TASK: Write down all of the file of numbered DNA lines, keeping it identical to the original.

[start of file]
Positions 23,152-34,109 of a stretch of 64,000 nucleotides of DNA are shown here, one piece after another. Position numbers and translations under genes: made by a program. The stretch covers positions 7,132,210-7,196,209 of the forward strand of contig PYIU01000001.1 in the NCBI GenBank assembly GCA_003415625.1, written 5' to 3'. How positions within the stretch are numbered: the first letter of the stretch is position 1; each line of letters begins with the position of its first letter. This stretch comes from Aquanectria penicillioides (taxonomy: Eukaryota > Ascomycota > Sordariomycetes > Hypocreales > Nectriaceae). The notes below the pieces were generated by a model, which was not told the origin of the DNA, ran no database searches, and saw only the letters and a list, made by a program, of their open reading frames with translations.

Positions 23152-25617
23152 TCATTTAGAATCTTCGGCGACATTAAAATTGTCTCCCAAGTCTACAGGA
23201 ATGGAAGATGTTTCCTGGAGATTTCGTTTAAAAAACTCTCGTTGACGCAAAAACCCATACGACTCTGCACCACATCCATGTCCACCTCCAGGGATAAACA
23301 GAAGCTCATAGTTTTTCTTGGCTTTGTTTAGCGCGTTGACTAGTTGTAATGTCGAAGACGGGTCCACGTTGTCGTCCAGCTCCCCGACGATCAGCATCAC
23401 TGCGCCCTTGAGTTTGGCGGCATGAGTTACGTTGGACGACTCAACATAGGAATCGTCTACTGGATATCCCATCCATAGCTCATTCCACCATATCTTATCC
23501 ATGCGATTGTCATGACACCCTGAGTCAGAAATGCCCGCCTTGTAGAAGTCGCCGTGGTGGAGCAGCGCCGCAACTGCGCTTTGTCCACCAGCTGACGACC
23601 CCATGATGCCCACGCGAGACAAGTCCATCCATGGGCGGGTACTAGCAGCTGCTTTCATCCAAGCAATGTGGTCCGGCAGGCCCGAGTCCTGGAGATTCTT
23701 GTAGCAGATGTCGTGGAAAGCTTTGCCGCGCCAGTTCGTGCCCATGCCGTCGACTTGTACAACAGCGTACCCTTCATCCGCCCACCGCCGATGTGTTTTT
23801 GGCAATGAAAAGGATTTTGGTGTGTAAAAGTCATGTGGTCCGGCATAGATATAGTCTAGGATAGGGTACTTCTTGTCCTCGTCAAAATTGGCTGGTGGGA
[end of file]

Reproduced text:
Positions 23,152-34,109 of a stretch of 64,000 nucleotides of DNA are shown here, one piece after another. Position numbers and translations under genes: made by a program. The stretch covers positions 7,132,210-7,196,209 of the forward strand of contig PYIU01000001.1 in the NCBI GenBank assembly GCA_003415625.1, written 5' to 3'. How positions within the stretch are numbered: the first letter of the stretch is position 1; each line of letters begins with the position of its first letter. This stretch comes from Aquanectria penicillioides (taxonomy: Eukaryota > Ascomycota > Sordariomycetes > Hypocreales > Nectriaceae). The notes below the pieces were generated by a model, which was not told the origin of the DNA, ran no database searches, and saw only the letters and a list, made by a program, of their open reading frames with translations.

Positions 23152-25617
23152 TCATTTAGAATCTTCGGCGACATTAAAATTGTCTCCCAAGTCTACAGGA
23201 ATGGAAGATGTTTCCTGGAGATTTCGTTTAAAAAACTCTCGTTGACGCAAAAACCCATACGACTCTGCACCACATCCATGTCCACCTCCAGGGATAAACA
23301 GAAGCTCATAGTTTTTCTTGGCTTTGTTTAGCGCGTTGACTAGTTGTAATGTCGAAGACGGGTCCACGTTGTCGTCCAGCTCCCCGACGATCAGCATCAC
23401 TGCGCCCTTGAGTTTGGCGGCATGAGTTACGTTGGACGACTCAACATAGGAATCGTCTACTGGATATCCCATCCATAGCTCATTCCACCATATCTTATCC
23501 ATGCGATTGTCATGACACCCTGAGTCAGAAATGCCCGCCTTGTAGAAGTCGCCGTGGTGGAGCAGCGCCGCAACTGCGCTTTGTCCACCAGCTGACGACC
23601 CCATGATGCCCACGCGAGACAAGTCCATCCATGGGCGGGTACTAGCAGCTGCTTTCATCCAAGCAATGTGGTCCGGCAGGCCCGAGTCCTGGAGATTCTT
23701 GTAGCAGATGTCGTGGAAAGCTTTGCCGCGCCAGTTCGTGCCCATGCCGTCGACTTGTACAACAGCGTACCCTTCATCCGCCCACCGCCGATGTGTTTTT
23801 GGCAATGAAAAGGATTTTGGTGTGTAAAAGTCATGTGGTCCGGCATAGATATAGTCTAGGATAGGGTACTTCTTGTCCTCGTCAAAATTGGCTGGTGGGA